Gerry Garvin struts down the aisle with a black chef's smock, sunglasses, knee-length khaki shorts and clogs to deliver a cooking presentation at a health fair at a local church.
As he prepares to make four dishes featuring cherry tomatoes, including ones with clams, mussels, and Chilean sea bass, a woman in the audience begins walking toward the back of the church.
"Where you going?" he asks as he prepares the pan with oil. "Don't walk out when I'm trying to do my thing!"
Garvin, who is in his late 30s and lives in Los Angeles, does his thing most days on TV One's Turn Up the Heat with G. Garvin.
These days though, he's a highly sought-after chef who has a book by the same name. He's been with TV One since 2004, but his magic in the kitchen began long before his television persona.
His mother, who worked at a home for the elderly in Atlanta, took Garvin to work with her to keep him out of trouble. There, he worked in the kitchen, where he peeled potatoes, carrots and onions, and washed dishes.
His love of cooking took off from there.
In 2001, he opened a restaurant, G. Garvin's, in Los Angeles, which is now closed. The cookbook Turn Up the Heat was published last year.
We sat with Garvin, who appeared in Baltimore recently, to talk about the adventures of becoming a celebrity chef.
You are one of the only African-American chefs with a cooking show. How did you do it?
I think it was just the next stage for me in my career. I had worked in several hotels and restaurants as an executive chef. After I opened my own restaurant, I had a meeting with TV One, and I just had several ideas that worked.
What kinds of pressures do you have as an African-American chef?
I think there are some pressures because there are a lot of people watching me, and for the guys they want to see you "keep it real." For the ladies, you got to be elegant, and then just for our culture I need to represent us in a positive way.
Where you grew up, how does that inform the kind of food you make?
I grew up in Atlanta, in the South, but I lived in California for the last 17 years, so what I do is I try to marry the two. So I try to mix the South with a little bit of California.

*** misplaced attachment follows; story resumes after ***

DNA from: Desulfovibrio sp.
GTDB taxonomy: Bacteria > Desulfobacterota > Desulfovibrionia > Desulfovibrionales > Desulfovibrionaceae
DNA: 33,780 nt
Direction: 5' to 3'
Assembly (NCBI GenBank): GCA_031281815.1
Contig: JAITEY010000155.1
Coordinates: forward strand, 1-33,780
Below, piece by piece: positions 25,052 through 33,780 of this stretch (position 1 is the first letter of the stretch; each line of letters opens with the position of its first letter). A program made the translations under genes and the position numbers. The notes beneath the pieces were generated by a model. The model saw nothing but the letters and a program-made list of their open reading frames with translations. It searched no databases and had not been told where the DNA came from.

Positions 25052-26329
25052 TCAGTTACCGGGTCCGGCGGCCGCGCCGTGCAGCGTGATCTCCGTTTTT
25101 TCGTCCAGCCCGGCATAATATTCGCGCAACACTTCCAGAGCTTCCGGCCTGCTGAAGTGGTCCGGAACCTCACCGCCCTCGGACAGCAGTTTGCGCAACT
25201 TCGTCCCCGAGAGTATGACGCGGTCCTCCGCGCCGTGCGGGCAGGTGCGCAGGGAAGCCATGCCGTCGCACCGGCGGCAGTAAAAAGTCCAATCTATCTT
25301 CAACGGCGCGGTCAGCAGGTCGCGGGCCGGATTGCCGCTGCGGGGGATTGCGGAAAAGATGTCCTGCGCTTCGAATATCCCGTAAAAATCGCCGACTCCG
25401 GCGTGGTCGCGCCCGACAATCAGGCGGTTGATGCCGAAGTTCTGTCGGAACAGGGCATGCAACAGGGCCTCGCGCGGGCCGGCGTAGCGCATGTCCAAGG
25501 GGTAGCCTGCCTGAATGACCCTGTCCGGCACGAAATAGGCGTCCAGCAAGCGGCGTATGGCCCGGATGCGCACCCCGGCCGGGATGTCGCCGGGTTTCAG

How do you make soul food stand out? Or how do you make it universal?
I think soul food is one of those things you leave alone, but you have the freshest possible ingredients, like chicken, catfish and shrimp, buy everything fresh and use the best ingredients. Like for greens, I use turkey bacon with my greens -- I use the freshest possible greens. Fresh is the best thing for soul food.
How do you make it appeal to a wide audience?
It's one of those things that it doesn't take a lot of promoting. A lot of white America is interested, and they have just been afraid to try it. So once you introduce it to them, it's always been around, it's just a matter of making people feel like it's OK to eat it.
What do you like to do when you're not cooking?
I like to work out, I like to ride bikes, and I love to write. I love writing. Writing is a secret passion of mine. I love writing and reading. I enjoy writing articles. I am working on my autobiography. I wrote an article in Ebony called "Where Have Our Black Men Gone?" It talks about being more responsible, being role models.
How did growing up with a single mother and five sisters inform your cooking?
It had a big influence on me because in the South that's what we did: We came home, did our homework, cleaned the house and cooked. So it gave me the opportunity to grow really close to my sisters and understand the sensitive side of life, because it was in my face all day every day.
As the only boy, were you resistant to it?
It was a natural force of life, that's how I grew up. I don't know what it's like to have brothers. What you learn is how to understand women.
How have the men, generally speaking, received you?
Like black men -- everything we don't understand, we are resistant to in the early stages, but I think I have begun bridging the gap between men who did and men who did not cook.
A lot of people look at cooking as a necessary chore. Do you feel that way about the day-to-day cooking that you do?
I think it's a family responsibility. I don't think anybody wants to do anything that they have to do every day. I certainly don't. I wake up in the morning, I make myself some egg whites, and maybe saute some shrimp and avocado, but that's not work for me. I don't mind it, but if I felt like I needed to do it every day on a schedule, it would probably be a little bit more difficult.
What makes your show different from other cooking shows?
I just kind of keep it natural, I just say what's on my mind.
What do you listen to as you cook?
Top five -- Robin Thicke, Usher, Jay-Z, Corrine Bailey Rae, The Game -- depending on what I'm making. I always start it out with Usher because "You Don't Have to Call" is a track that got me through a real tough time when I broke up with my girlfriend, so that's my theme song.
Are you looking to settle down?
Absolutely, I want to get married this year. I mentioned to a couple of friends of mine that '07 is the year I find the one. I will find her this year.